When Groupon was gearing up for its IPO last year, there was a lot of talk about whether the company would be able to sustain its business on a diet that mainly consisted of daily deals. Today, a little sign of what Groupon might be cooking up for its next course.
Like Groupon’s mainstay-daily deals, the products are being sold at big discounts, of up to 70 percent on some items. Unlike the daily deals, these products do not have timeouts on buying them.
According to the site, Groupon Deals offers consumers a “complete shopping experience,” although at the moment, the selection of goods on offer is pretty small. That points to this being a local experiment more than anything else for now.
But even so, it is already starting to market the service in some form: A reader tells us that offers from Groupon Deals started appearing in his Facebook feed earlier today.
It is unclear at this point whether this is something that Groupon is planning on offering only in Germany, or whether it intends to roll out similar storefronts in other regions, which currently serve 33 million active users.
We have contacted Groupon to ask questions and will update this post as we learn more. Update: Groupon’s director of communications, Julie Mossler, said in an email: “We’re testing a new site design for Germany and based on customer and merchant feedback we’ll evaluate how to move forward.”
Extending out its services to a more conventional model of selling goods online is not exactly disruptive and cutting-edge, but it is probably also a natural move for Groupon: the company already has extensive relationships with retailers and brands for its time-based daily deals, which cover not only events and services, but a range of physical products, too. Each product on the site comes with a list of “supplier details”: that might mean Groupon has a platform for third parties to upload products for sale.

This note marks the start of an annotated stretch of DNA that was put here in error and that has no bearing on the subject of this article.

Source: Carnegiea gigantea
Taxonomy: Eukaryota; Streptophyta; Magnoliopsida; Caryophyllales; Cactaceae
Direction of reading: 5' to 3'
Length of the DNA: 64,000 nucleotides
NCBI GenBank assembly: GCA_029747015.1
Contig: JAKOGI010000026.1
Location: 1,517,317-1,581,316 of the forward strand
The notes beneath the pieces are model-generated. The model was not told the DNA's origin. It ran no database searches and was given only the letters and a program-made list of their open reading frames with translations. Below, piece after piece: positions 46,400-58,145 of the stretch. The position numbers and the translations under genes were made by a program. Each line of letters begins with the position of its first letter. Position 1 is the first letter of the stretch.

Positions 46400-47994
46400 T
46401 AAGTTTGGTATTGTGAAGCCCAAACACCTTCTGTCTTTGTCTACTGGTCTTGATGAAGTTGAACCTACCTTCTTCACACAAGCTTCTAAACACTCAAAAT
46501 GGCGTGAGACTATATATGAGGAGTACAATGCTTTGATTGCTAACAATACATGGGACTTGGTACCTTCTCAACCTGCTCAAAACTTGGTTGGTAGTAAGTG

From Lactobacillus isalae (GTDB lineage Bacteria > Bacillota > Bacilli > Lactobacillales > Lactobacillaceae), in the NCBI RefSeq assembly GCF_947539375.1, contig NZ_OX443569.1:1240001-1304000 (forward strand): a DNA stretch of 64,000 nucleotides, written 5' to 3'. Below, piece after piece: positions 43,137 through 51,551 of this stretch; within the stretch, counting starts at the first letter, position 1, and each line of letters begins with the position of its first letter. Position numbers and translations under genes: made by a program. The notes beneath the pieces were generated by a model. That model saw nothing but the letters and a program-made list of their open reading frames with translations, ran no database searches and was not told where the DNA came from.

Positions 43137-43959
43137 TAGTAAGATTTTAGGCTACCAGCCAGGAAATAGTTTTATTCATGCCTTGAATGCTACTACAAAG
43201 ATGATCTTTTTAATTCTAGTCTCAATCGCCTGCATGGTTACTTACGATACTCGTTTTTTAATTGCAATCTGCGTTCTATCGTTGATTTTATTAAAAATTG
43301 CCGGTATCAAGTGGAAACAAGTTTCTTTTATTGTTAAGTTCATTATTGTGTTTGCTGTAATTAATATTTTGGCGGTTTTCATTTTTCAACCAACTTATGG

It also puts Groupon even more directly in competition with the likes of more established players like Amazon and eBay, to mention nothing of more local online retailing operations.
International is a division where Groupon is focusing hard, but at a price. In the company’s Q4 earnings reported last week, Groupon reported a loss of $350 million, with $137 million of that attributable to international expansion costs.
Groupon’s European operation was kick-started back in May 2010, when it bought Germany-based competitor Citydeal for an undisclosed sum. At that time Citydeal was already active in several European markets.